MacroScope

A question of gas

Vladimir Putin will meet senior Russian government officials to discuss Russia’s economic ties with Ukraine, including on energy after state-controlled natural gas producer Gazprom said Kiev missed a deadline to pay a $2.2 billion bill.

In previous years, gas disputes between Moscow and Kiev have hurt supplies to Europe. The Ukraine government has said it would take Russia to an arbitration court if Moscow failed to roll back gas price hikes.

U.S. Secretary of State John Kerry accused Russian agents and special forces of stirring separatist unrest in eastern Ukraine, saying Moscow could be trying to prepare for military action as it had in Crimea. Armed pro-Moscow protesters occupied Ukrainian government buildings in two cities in the largely Russian-speaking east.

Speculation is rife that Greece is about to issue its first bond in four years as soon as today though our sources have not supported this and the finance minister has said he is in no rush.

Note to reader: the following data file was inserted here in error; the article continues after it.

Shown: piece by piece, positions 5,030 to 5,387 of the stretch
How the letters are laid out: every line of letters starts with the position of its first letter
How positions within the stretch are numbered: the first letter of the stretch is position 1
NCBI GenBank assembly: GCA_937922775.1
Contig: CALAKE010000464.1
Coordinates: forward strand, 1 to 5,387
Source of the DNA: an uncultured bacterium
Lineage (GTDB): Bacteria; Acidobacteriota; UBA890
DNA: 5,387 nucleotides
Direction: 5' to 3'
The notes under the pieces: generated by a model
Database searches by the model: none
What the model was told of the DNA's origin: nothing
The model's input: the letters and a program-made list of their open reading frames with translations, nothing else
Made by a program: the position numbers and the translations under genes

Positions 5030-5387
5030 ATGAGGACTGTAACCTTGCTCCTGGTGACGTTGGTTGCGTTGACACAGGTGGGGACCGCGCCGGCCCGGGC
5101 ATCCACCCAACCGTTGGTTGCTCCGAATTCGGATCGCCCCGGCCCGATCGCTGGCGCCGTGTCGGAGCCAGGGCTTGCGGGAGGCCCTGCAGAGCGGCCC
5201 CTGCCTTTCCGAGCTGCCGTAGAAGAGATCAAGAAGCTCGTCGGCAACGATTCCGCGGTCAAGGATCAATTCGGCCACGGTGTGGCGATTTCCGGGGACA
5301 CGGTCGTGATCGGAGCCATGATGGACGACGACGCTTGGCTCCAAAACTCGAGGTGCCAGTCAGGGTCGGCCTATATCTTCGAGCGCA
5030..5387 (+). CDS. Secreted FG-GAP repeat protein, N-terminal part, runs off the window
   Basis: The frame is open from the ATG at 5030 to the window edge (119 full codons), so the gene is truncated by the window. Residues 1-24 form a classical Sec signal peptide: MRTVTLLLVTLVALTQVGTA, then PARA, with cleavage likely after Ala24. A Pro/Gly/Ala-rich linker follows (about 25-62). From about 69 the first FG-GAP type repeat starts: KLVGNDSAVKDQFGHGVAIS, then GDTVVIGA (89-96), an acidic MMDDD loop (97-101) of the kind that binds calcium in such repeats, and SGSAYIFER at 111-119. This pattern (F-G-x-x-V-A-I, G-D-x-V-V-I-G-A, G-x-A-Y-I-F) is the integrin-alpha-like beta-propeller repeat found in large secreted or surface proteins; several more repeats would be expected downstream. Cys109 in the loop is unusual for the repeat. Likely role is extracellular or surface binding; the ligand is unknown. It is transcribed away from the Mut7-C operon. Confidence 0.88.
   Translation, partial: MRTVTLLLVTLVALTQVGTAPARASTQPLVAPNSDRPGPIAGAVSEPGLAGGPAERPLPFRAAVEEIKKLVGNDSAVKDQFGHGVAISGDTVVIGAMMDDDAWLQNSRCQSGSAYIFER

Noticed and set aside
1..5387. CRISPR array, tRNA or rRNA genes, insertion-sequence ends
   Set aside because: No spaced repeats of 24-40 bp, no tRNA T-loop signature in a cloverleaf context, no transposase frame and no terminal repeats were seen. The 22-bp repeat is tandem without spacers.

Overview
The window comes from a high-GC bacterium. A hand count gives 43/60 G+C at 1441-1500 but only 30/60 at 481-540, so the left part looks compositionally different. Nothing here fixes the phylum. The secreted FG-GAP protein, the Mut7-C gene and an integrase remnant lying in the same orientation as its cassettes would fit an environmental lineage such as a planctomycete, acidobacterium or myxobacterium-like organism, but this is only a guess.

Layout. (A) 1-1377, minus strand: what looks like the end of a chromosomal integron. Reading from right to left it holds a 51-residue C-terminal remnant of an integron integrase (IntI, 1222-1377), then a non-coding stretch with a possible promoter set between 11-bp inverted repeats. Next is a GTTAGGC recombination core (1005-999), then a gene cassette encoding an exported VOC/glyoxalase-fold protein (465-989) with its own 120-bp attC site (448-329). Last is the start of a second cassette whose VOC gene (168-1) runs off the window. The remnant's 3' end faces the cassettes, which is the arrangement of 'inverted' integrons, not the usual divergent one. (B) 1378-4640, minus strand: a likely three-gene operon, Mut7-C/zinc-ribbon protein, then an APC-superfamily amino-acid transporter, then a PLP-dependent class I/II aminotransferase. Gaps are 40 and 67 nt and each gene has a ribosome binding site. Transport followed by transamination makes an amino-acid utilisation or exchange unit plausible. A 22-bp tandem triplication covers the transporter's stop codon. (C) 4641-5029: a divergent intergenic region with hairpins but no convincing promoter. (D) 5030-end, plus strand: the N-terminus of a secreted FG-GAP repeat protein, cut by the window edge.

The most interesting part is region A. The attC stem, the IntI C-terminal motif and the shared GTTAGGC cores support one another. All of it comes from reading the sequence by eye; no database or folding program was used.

We reported last week that Athens had hired a group of banks for the syndicated sale which we’re told will aim to raise 2 billion euros of five-year paper. Greece sold six-month treasury paper on Tuesday at the cheapest borrowing cost since its debt crisis exploded in 2010.

Decision day for Kiev … and Moscow

Decision day for Ukrainian President Viktor Yanukovich as he heads to the Kremlin seeking a financial lifeline while demonstrators in Kiev gather again to demand he steps down.

Vladimir Putin seems set to agree a loan deal, and possibly offer Ukraine a discount on the Russian natural gas.
It seemed he was the only game in town after an EU commissioner said the bloc was suspending talks on a trade agreement with Kiev. But yesterday, European Union foreign ministers said the door remained open, which in a way makes Yanukovich’s predicament harder.